payroll contributions from workers and employers. These contributions
come back to Americans by providing monthly income when they retire or
become disabled or to family members when an individual passes away.
This program will remain critical in light of the fact that only half
of our nation’s workforce has a retirement plan through work, and
employer-sponsored benefit pension plans are quickly being replaced by
riskier employee savings plans.
Social Security is especially important to residents here in Northern
Michigan. The First District ranks 8th in the nation in terms of the
number of recipients, with nearly 164,000 people drawing Social
Security each month. Social Security provides the only income for
many of our neighbors to live with a sense of dignity and
independence.
Seniors in Northern Michigan, and nationwide, have worked hard all
their lives, seeing our country through war, the depression and
dramatic social changes. Without Social Security one in every two
seniors would be living in poverty, and today six in 10 seniors rely
on Social Security for more than half of their income.
These men and women also deserve Social Security benefits based on the
true cost of the goods they purchase. That is why I have co-sponsored
legislation to establish a “seniors only” Consumer Price Index (CPI)
to account for seniors’ different buying habits. This would ensure a
truer senior Cost of Living Adjustment (COLA).
Social Security has provided consistent and reliable income for
retired and disabled workers even during times of economic turbulence.
It has remained strong through 13 recessions. During our most recent
economic downturn, when 401(k)s and IRAs lost 32 percent of their
value, individuals on Social Security did not lose a dime.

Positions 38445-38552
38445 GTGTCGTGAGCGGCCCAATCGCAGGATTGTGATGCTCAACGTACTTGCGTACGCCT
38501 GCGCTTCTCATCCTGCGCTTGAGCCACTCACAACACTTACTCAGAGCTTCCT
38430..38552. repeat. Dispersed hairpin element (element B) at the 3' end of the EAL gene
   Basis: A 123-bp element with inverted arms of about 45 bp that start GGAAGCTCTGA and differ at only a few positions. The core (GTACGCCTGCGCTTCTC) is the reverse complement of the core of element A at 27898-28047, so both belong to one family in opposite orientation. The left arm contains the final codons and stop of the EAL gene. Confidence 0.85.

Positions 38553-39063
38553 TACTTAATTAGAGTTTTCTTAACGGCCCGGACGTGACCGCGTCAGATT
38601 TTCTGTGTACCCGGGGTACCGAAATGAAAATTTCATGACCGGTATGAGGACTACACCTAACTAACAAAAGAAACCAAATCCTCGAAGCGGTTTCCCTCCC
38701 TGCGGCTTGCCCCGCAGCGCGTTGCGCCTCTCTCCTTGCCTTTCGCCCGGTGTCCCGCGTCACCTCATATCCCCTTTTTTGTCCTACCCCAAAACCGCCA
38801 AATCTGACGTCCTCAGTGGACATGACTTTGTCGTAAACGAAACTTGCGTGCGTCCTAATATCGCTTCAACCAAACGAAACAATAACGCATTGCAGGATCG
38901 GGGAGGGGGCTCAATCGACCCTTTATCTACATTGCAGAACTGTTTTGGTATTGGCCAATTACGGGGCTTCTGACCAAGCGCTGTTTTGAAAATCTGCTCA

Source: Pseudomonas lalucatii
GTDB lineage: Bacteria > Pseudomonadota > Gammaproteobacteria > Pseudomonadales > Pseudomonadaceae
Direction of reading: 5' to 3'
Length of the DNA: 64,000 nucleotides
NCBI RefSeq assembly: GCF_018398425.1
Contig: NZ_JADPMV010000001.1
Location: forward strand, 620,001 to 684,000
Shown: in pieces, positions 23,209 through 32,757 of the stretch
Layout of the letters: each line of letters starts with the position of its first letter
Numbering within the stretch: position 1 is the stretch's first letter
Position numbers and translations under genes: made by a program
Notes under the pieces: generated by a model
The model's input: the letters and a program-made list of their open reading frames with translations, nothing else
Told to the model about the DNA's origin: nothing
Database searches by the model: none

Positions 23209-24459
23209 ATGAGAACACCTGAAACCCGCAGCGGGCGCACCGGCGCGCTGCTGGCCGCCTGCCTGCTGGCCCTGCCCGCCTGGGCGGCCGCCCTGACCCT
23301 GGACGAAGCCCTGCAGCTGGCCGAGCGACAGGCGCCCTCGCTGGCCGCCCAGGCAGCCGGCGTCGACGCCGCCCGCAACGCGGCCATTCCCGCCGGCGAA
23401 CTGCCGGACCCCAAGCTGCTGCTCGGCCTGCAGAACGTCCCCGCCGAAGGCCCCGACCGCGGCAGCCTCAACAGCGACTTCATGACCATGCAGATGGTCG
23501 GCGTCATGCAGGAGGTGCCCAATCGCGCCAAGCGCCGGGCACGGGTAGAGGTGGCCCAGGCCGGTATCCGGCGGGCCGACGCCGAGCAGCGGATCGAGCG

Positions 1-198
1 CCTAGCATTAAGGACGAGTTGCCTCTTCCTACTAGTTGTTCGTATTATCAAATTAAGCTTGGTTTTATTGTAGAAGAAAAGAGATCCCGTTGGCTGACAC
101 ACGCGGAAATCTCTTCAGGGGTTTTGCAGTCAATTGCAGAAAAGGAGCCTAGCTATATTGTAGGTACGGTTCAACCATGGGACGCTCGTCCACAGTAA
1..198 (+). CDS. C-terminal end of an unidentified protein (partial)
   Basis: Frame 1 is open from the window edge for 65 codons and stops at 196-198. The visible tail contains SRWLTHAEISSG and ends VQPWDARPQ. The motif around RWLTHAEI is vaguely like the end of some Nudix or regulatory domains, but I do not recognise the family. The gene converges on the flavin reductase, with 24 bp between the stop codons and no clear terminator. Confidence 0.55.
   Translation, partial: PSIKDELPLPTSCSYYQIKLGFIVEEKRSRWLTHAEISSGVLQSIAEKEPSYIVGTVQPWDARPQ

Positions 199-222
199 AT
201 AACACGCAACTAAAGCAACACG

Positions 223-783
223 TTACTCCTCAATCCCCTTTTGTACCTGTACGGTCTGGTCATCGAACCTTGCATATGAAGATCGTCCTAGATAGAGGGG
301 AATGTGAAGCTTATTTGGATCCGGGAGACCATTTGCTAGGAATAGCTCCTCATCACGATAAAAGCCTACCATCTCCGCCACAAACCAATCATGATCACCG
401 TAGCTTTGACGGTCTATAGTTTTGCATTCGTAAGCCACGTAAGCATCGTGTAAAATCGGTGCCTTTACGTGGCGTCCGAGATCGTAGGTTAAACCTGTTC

That is why I do not support renewed efforts to privatize Social
Security. Many privatization proposals rely on a manufactured crisis
claiming that Social Security will soon be “bankrupt.” But the fact
is, as long as workers continue to pay into the system it will never
become bankrupt. Currently, the fund is large enough to pay full
benefits through 2037 and 75 percent of scheduled benefits after that.
Clearly some adjustments will need to be made to continue to fully
fund benefits after 2037, but subjecting the program to the whims of
Wall Street is not the solution we need.
Social Security is a uniquely American system that guarantees a
retirement nest egg will be there for workers when they retire or
become disabled. Benefits have been paid on time and in full every
single month for 75 years, providing critical income to our retired
and disabled workers and their families. We must work together to
determine long-term solutions that ensure benefits can be paid in full
for another 75 years, and beyond, without putting the financial
security that is the bedrock of the Social Security program at risk.

Bart Stupak is the Congressman for Northern Michigan‘s 1st District.